And quite forgot their -.Ices in thwir woe.
Careless their merits or their faults to scan.
His pity gave ere charity began.
Thus to relievo the wretched was hl3 pride.
And e'en his failings leaned to virtue's side;
But In his duty prompt at every call.
He watched and wept, he prayed and felt for all;
And. as a bird each fond endearment tries
To tempt Its new-fledged offspring to the skies.
He tried each art. reproved each dull delay.
Allured to brighter worlds, and led tho way.
Beside the bed where parting life was laid.
Anil sorrow, guilt and pain by turns dismayed.
The reverend champion stood. At his control
Despair and anguish fled the struggling soul;
Comfort came down the trembling wretch to raise,
And his last faltering accents whispered praise.
At church, with meek and unaffected grace.
His locks adorned the venerable place;
Truth from his lips prevailed with double sway,
And fools who came to scoff remained to pray.
The service past, around the pious man.
With steady zeal, each honert rustic ran;
E'en children followed with endearing wile.
And plucked his gown to share the good man's smile.
His ready smile a parent's warmth expressed;
Their welfare pleased him, and their cares distressed;
To them his heart, his love, his griefs were given.
But all his serious thoughts had rest in heaven;
As seme tall cliff that lifts its awful form.
Swells from the vale, and midway leaves the storm.
"Though round Its breast the rolling clouds are spread.
Eternal sunshine settles on Its head.
Xames Presented for the Repnb
licnn Direct Primary.
Twenty-one Republicans have filed with
the Board of Election Commissioners notica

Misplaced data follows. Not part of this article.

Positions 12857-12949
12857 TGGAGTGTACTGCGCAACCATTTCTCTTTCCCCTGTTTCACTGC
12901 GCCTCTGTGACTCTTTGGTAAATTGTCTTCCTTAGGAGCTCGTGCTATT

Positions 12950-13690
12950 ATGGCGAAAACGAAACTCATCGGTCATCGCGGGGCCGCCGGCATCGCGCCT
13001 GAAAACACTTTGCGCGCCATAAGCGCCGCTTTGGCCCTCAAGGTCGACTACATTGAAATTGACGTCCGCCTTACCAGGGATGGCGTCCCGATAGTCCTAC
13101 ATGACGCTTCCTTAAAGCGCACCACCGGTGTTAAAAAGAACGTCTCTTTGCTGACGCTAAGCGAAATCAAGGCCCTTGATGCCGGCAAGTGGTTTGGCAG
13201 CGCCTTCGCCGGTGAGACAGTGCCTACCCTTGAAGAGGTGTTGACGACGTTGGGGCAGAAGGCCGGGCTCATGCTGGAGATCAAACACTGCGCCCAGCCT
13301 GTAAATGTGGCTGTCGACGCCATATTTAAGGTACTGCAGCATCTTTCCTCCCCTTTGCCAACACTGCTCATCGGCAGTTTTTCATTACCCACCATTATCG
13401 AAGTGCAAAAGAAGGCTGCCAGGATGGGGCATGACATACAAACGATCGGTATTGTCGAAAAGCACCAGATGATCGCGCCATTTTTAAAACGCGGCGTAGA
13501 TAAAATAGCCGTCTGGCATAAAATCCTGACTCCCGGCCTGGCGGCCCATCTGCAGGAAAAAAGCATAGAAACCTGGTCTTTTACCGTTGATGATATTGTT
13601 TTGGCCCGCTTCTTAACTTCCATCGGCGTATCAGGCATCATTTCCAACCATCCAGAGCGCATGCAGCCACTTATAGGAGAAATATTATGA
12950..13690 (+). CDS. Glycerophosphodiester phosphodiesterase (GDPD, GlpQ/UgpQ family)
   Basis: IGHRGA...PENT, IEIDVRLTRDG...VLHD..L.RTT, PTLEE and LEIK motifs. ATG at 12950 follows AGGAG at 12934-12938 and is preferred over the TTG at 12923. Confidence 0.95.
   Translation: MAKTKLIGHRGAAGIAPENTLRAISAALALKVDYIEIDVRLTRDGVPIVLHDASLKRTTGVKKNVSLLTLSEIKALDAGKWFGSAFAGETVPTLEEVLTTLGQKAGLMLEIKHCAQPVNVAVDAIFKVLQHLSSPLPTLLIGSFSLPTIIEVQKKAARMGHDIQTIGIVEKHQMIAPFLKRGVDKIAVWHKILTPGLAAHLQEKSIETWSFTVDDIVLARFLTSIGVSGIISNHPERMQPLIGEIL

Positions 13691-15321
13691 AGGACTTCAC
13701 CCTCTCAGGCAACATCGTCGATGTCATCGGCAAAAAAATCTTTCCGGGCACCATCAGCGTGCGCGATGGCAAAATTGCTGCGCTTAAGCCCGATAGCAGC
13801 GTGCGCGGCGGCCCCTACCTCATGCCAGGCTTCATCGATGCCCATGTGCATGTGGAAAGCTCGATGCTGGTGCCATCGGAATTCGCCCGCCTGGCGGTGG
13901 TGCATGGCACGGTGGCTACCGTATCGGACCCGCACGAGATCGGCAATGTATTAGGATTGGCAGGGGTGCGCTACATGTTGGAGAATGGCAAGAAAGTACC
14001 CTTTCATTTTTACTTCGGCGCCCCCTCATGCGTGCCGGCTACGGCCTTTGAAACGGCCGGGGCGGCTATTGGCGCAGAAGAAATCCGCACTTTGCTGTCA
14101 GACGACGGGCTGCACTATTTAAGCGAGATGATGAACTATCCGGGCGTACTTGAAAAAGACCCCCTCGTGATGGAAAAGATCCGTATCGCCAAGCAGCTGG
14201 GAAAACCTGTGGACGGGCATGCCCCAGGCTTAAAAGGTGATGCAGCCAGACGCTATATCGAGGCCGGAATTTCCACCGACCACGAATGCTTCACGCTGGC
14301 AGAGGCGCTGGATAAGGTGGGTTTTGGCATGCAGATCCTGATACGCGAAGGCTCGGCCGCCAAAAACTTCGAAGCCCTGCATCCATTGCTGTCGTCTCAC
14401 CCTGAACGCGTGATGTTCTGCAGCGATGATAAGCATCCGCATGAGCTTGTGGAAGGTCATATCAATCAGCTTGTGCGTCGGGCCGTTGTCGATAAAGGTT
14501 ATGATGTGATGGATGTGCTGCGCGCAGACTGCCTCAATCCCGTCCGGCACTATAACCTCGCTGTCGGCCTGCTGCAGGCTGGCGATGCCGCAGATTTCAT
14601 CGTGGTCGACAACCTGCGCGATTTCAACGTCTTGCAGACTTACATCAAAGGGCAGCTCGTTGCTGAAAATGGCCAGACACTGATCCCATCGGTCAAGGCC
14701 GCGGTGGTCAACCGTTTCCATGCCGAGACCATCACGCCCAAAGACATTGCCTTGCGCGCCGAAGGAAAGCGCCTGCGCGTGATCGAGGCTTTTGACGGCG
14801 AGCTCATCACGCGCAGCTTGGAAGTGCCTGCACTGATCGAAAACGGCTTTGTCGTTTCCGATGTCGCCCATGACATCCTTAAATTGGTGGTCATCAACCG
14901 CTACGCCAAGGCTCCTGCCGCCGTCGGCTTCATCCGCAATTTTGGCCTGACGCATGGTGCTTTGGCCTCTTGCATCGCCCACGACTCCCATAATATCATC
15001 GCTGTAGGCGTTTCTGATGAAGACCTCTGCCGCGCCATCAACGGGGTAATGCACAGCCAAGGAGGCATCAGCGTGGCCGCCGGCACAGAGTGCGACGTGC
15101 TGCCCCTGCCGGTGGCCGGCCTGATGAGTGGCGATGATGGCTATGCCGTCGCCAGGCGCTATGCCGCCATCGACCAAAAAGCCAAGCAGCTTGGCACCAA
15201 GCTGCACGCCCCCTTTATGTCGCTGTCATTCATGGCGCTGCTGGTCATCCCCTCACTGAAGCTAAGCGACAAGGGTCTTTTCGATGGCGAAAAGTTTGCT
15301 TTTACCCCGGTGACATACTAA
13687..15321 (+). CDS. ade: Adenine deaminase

of their candidacy for various offices. Tha
names will go before the voters at tha t
Republican direct primary election.
The names of candidates and the offices
they seek follow: Louis Huber. No. 5323
North Broadway, Constable. Eighth Dis
trict; August A. Aegeter. No. 514 St. An
thony street. Justice of the Peace. Third.
District; Henry Westerman. No. 913H Pino
street. Justice. Fifth District: Charles.
Boettger. No. 171SA South Twelfth street.
Justice, Second District; Sigmund L. Kra
mer. No. 161S Market street. City Central
Committeeman. Fourteenth Ward; Georga
D. Schaefer. 2S15 Dickson street, same ofilce.
Twentieth Ward; Norman L. Florsheltn.
No. 1?3' Olive street, same ortlce. Fifteenth
Ward; Fred W. Klein?. No. 19i3 East Warna
avenue, same offlce. First Ward; John B.
Owen, No. 12u6 Morrison avenue, sama
offlce. Sixth Ward; Henry Froeckman. No.
9131- Pino street, same office. Fourth W ard;
Louis Becker. No. 1716 South Fourteenth
J street, same omce. teventn varu; jamra
.11. .KU1U117. W. w-v v.u ....w.....w ....... -.
State Senator. Thirty-fourth District; John
B. Loftus. No. 2T21 Thomas street. Stata
Representative. Fourth District: Albert H